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August 10, 2019

Judges raise alarm as personal threats intensify, amplified by social media

Judge James Robart discovered the power of social media in a very frightening and very personal way.

On Feb. 3, 2017, the Seattle federal judge issued a temporary restraining order, blocking President Donald Trump’s first “travel ban.” That’s when the threats began. Before Robart had even left the courthouse, critics had posted his name, photo, address and phone number on the internet, along with his wife’s name, phone number and business address.

Angry callers flooded the judge’s chamber. Most asked the same two questions: Who are you to defy the president? How many votes did you get in the last election?

That was just the start.

The next day, Trump slammed the judge on Twitter, calling his ruling “ridiculous” and Robart a “so-called judge.” A day later, Trump tweeted again, more angrily: "Just cannot believe a judge would put our country in such peril. If something happens, blame him and court system. People pouring in. Bad!"

That’s when the threats grew frightening. By the time it was over, Robart had received more than 42,000 calls, letters and emails. Marshals determined that 1,100 were “serious threats,” including more than 100 death threats.

“Here’s the president of the United States saying this person is not a judge,” Robart recalled, “implying you can disregard his ruling, and saying these people are flooding into the country to rape your wife, rape your children and it’s all his fault. I think that crosses a line from legitimate criticism of a ruling and goes into a whole different area.”

Robart told his story Aug. 9 at the American Bar Association Annual Meeting in San Francisco, at a panel discussion titled “Undermining the Courts: The Consequences for American Democracy.” The ninth annual Symposium on the Independence of the Judiciary was sponsored by the ABA Standing Committee on the American Judicial System and the National Judicial College.

The panelists – six judges, including the chief justices of California, Kansas and Ohio – agreed on one point: Attacks on the judiciary are becoming more common. They urged fellow judges and lawyers to speak up.

Retired U.S. District Judge Shira A. Scheindlin of New York said it does not violate the ABA Model Code of Judicial Conduct for judges to speak out in defense of themselves or the judiciary. She quoted the rules: “A judge may respond directly or through a third party to allegations in the media or elsewhere concerning the judge’s conduct in a matter.”

California Chief Justice Tani Cantil-Sakauye said, “The judiciary has to speak up for itself. We need to be part of the solution, but before you can be part of the solution, you have to raise the alarm.”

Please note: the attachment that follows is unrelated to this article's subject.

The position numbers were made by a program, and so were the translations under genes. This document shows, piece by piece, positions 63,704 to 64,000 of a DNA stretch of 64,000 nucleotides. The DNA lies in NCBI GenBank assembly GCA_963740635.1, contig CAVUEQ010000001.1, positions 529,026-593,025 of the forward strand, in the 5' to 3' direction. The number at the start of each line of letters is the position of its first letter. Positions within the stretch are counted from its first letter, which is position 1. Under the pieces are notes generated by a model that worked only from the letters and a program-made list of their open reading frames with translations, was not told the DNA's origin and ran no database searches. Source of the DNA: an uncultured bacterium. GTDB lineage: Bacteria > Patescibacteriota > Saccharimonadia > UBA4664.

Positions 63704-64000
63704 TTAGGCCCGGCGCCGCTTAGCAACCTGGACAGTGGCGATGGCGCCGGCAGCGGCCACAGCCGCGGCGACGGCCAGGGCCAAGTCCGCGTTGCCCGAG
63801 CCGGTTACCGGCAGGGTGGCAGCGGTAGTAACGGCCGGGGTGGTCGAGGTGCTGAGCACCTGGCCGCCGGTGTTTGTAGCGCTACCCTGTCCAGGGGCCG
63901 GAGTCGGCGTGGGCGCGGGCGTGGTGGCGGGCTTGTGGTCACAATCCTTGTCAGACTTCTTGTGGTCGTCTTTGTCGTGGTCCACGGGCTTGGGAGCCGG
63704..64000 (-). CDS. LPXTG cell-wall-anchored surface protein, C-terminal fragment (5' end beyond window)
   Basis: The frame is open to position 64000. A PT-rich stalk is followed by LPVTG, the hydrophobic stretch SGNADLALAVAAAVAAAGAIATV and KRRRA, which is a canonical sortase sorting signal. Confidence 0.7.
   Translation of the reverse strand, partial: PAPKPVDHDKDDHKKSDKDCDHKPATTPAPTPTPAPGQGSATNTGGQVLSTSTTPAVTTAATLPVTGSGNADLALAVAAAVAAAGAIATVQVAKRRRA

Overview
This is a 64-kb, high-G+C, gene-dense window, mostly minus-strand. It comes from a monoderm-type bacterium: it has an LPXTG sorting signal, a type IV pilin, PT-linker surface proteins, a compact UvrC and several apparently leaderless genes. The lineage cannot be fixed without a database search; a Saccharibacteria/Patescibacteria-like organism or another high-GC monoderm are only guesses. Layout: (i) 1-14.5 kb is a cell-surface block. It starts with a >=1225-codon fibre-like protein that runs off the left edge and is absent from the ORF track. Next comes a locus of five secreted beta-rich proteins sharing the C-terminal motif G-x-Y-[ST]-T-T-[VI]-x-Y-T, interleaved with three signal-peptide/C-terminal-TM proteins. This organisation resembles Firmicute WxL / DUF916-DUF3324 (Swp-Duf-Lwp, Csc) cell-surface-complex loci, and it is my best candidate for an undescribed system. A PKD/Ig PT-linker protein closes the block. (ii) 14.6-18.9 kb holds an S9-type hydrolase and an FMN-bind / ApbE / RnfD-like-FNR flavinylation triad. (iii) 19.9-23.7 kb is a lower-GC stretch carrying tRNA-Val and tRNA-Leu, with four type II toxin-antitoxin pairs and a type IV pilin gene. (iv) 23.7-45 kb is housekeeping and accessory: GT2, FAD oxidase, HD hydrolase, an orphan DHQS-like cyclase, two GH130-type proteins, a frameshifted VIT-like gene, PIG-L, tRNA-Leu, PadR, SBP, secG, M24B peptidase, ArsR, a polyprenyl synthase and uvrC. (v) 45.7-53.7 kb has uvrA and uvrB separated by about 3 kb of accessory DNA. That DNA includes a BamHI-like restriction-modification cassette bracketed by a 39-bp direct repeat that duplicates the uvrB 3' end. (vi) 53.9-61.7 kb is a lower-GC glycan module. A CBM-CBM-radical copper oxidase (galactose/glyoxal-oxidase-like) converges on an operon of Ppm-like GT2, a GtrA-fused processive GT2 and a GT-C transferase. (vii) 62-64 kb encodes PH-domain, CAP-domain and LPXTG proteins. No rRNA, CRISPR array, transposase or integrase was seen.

Ohio Chief Justice Maureen O’Connor noted that attacks on the judiciary are not new, that they date back to the nation’s founding. “We are not as wed to the rule of law as we would like to think we are,” she said. “The consequence of that is what we are seeing now.”

She added, “Judges who are under attack have to speak up, and their fellow judges and the bar associations, and they have to do it continuously. We have the duty to speak up to protect the institution and thereby protect ourselves…. Your duty to speak up and protect the institution should not be blanketed and smothered by the concept of you’re doing something that is against your ethics if you speak up. It is your duty to do so.”


Washington Supreme Court Justice Debra Stephens said the erosion of public trust is seen across all branches of government, but the judiciary is unique. “In many ways,” she said, “what we experience in the courts is the result of the fact that we are the place where the littlest dog gets to lift his leg against the biggest tree.”

Several judges recounted recent threats and attacks on the judiciary from high-level officials, including governors, legislators, mayors and police chiefs. Such attacks are chilling the desire of younger lawyers to become judges, Stephens said.

“These very personal and sometimes terrifying attacks are having an effect,” she added. “You can’t do things the way we’ve always done, with our lips sealed and just talking in platitudes. We have to take more aggressive action.”

Kansas Chief Justice Lawton Nuss concurred, quoting the old saying that fortune helps the brave. “We must take steps for the judiciary,” he said.

The program was co-sponsored by the ABA Judicial Division, Section of Litigation and Tort Trial & Insurance Practice Section.